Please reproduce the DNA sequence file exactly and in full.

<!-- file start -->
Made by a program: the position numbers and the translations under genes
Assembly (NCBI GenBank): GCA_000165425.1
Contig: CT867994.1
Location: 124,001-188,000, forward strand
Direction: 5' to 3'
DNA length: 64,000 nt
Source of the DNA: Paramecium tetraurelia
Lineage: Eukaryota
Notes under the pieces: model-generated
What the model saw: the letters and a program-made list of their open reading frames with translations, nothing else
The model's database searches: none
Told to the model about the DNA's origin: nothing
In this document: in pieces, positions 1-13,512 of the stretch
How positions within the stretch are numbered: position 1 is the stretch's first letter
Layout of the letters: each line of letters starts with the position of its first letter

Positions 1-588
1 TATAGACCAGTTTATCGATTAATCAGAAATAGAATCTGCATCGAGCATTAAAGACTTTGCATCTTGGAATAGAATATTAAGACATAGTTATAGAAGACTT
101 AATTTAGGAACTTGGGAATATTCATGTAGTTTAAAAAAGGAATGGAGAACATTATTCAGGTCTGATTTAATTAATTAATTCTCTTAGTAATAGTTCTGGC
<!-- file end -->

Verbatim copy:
Made by a program: the position numbers and the translations under genes
Assembly (NCBI GenBank): GCA_000165425.1
Contig: CT867994.1
Location: 124,001-188,000, forward strand
Direction: 5' to 3'
DNA length: 64,000 nt
Source of the DNA: Paramecium tetraurelia
Lineage: Eukaryota
Notes under the pieces: model-generated
What the model saw: the letters and a program-made list of their open reading frames with translations, nothing else
The model's database searches: none
Told to the model about the DNA's origin: nothing
In this document: in pieces, positions 1-13,512 of the stretch
How positions within the stretch are numbered: position 1 is the stretch's first letter
Layout of the letters: each line of letters starts with the position of its first letter

Positions 1-588
1 TATAGACCAGTTTATCGATTAATCAGAAATAGAATCTGCATCGAGCATTAAAGACTTTGCATCTTGGAATAGAATATTAAGACATAGTTATAGAAGACTT
101 AATTTAGGAACTTGGGAATATTCATGTAGTTTAAAAAAGGAATGGAGAACATTATTCAGGTCTGATTTAATTAATTAATTCTCTTAGTAATAGTTCTGGC